Blood pressure measurement
Arterial blood pressure is most commonly measured via a sphygmomanometer, which historically used the height of a column of mercury to reflect the circulating pressure. Blood pressure values are generally reported in millimetres of mercury (mmHg), though aneroid and electronic devices do not contain mercury.
For each heartbeat, blood pressure varies between systolic and diastolic pressures. Systolic pressure is peak pressure in the arteries, which occurs near the end of the cardiac cycle when the ventricles are contracting. Diastolic pressure is minimum pressure in the arteries, which occurs near the beginning of the cardiac cycle when the ventricles are filled with blood. An example of normal measured values for a resting, healthy adult human is 120 mmHg systolic and 80 mmHg diastolic (written as 120/80 mmHg, and spoken as "one-twenty over eighty").
Systolic and diastolic arterial blood pressures are not static but undergo natural variations from one heartbeat to another and throughout the day (in a circadian rhythm). They also change in response to stress, nutritional factors, drugs, disease, exercise, and momentarily from standing up. Sometimes the variations are large. Hypertension refers to arterial pressure being abnormally high, as opposed to hypotension, when it is abnormally low. Along with body temperature, respiratory rate, and pulse rate, blood pressure is one of the four main vital signs routinely monitored by medical professionals and healthcare providers.
Measuring pressure invasively, by penetrating the arterial wall to take the measurement, is much less common and usually restricted to a hospital setting.
The non-invasive auscultatory and oscillometric measurements are simpler and quicker than invasive measurements, require less expertise, have virtually no complications, are less unpleasant and less painful for the patient. However, non-invasive methods may yield somewhat lower accuracy and small systematic differences in numerical results. Non-invasive measurement methods are more commonly used for routine examinations and monitoring.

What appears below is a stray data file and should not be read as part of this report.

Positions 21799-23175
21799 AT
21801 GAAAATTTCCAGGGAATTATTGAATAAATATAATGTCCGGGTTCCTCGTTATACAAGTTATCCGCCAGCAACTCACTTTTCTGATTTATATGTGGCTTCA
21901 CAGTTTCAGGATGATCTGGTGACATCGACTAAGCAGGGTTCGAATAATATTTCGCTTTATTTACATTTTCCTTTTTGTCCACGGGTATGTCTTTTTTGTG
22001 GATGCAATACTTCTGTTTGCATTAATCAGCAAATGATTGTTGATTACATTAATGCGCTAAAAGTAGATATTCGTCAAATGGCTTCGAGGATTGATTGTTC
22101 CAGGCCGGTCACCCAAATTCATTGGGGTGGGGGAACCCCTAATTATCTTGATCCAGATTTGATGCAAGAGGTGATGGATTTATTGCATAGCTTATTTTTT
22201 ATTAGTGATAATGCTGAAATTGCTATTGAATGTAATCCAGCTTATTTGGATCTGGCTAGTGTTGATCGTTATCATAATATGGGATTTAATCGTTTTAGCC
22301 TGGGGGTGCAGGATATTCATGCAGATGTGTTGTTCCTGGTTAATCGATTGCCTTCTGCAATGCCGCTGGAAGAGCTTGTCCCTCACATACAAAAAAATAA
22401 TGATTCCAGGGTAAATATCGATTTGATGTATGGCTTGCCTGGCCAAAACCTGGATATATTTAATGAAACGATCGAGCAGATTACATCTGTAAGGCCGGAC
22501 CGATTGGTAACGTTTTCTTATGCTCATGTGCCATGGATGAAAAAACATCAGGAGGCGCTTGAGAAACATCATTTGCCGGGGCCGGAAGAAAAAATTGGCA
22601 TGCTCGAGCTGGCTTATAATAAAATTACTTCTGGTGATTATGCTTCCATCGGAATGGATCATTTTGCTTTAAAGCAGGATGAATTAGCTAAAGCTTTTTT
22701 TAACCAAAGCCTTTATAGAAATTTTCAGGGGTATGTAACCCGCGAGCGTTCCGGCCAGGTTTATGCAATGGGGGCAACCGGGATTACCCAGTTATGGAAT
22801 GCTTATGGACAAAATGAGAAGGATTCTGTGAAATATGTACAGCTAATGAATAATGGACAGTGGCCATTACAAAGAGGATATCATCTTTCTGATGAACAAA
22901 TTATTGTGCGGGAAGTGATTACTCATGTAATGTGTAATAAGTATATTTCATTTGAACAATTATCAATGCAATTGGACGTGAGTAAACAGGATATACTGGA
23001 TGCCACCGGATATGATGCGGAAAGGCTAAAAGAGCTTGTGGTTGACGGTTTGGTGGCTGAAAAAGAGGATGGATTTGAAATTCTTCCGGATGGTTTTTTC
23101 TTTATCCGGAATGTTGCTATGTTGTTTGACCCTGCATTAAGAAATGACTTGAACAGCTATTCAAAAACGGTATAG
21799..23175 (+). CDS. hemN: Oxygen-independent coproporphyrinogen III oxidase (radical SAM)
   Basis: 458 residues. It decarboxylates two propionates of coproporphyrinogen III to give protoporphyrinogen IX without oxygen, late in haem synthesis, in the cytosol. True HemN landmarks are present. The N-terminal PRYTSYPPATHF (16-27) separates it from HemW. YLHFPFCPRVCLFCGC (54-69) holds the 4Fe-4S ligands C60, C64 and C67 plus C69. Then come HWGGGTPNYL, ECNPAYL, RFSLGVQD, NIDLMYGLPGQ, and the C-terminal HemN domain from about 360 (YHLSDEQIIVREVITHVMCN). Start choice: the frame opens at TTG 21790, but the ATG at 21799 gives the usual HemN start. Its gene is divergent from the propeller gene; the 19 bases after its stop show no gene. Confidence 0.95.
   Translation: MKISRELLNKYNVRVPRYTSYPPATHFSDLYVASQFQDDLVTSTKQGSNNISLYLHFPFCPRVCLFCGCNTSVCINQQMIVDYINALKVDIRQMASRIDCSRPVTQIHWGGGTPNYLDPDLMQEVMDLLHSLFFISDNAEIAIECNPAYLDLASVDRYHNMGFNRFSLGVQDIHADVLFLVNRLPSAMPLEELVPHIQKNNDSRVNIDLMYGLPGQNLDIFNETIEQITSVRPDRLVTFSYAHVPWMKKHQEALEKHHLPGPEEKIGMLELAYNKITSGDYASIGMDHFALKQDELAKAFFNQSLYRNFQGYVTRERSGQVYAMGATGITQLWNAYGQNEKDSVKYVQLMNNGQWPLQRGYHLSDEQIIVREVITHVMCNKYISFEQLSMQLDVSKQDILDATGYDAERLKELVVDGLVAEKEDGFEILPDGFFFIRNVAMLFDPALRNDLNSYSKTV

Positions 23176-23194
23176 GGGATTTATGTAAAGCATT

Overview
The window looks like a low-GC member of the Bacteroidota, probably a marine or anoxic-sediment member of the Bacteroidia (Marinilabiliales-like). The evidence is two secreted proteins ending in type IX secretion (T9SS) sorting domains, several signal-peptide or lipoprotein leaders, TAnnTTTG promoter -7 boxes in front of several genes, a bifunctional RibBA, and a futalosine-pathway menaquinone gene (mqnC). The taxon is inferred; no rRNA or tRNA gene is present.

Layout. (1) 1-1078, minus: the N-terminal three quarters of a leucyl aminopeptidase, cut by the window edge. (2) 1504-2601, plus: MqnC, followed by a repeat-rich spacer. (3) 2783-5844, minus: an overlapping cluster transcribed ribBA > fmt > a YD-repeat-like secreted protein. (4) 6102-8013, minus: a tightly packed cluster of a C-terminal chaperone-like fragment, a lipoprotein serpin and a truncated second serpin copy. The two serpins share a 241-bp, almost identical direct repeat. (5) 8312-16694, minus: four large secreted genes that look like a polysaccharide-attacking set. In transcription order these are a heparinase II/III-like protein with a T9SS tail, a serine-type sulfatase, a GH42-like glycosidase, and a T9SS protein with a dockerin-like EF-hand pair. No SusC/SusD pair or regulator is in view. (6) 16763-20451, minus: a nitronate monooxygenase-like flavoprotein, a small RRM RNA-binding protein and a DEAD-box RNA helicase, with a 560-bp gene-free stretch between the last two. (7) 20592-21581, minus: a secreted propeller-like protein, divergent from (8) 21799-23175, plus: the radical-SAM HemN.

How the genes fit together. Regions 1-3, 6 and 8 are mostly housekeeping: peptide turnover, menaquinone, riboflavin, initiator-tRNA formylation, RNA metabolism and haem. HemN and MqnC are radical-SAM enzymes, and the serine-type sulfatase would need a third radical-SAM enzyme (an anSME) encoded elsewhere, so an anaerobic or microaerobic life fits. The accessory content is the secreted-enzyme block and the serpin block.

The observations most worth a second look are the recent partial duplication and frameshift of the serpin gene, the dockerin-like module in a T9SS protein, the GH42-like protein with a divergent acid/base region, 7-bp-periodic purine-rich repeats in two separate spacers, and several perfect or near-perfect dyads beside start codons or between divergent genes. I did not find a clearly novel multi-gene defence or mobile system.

A minimum systolic value can be roughly estimated by palpation, most often used in emergency situations, but should be used with caution. It has been estimated that, using 50% percentiles, carotid, femoral and radial pulses are present in patients with a systolic blood pressure > 70 mmHg, carotid and femoral pulses alone in patients with systolic blood pressure of > 50 mmHg, and only a carotid pulse in patients with a systolic blood pressure of > 40 mmHg.
A more accurate value of systolic blood pressure can be obtained with a sphygmomanometer and palpating the radial pulse. Methods using constitutive models have been proposed to measure blood pressure from radial artery pulse. The diastolic blood pressure cannot be estimated by this method. The American Heart Association recommends that palpation be used to get an estimate before using the auscultatory method.
The auscultatory method (from the Latin word for "listening") uses a stethoscope and a sphygmomanometer. This comprises an inflatable (Riva-Rocci) cuff placed around the upper arm at roughly the same vertical height as the heart, attached to a mercury or aneroid manometer. The mercury manometer, considered the gold standard, measures the height of a column of mercury, giving an absolute result without need for calibration and, consequently, not subject to the errors and drift of calibration which affect other methods. The use of mercury manometers is often required in clinical trials and for the clinical measurement of hypertension in high-risk patients, such as pregnant women.
A cuff of the appropriate size is fitted smoothly and also snugly, then inflated manually by repeatedly squeezing a rubber bulb until the artery is completely occluded. It is important that the cuff size is correct: undersized cuffs record too high a pressure; oversized cuffs may yield too low a pressure. Usually three or four cuff sizes should be available to allow measurements in arms of different size. Listening with the stethoscope to the brachial artery at the antecubital area of the elbow, the examiner slowly releases the pressure in the cuff. When blood just starts to flow in the artery, the turbulent flow creates a "whooshing" or pounding (first Korotkoff sound). The pressure at which this sound is first heard is the systolic blood pressure. The cuff pressure is further released until no sound can be heard (fifth Korotkoff sound), at the diastolic arterial pressure.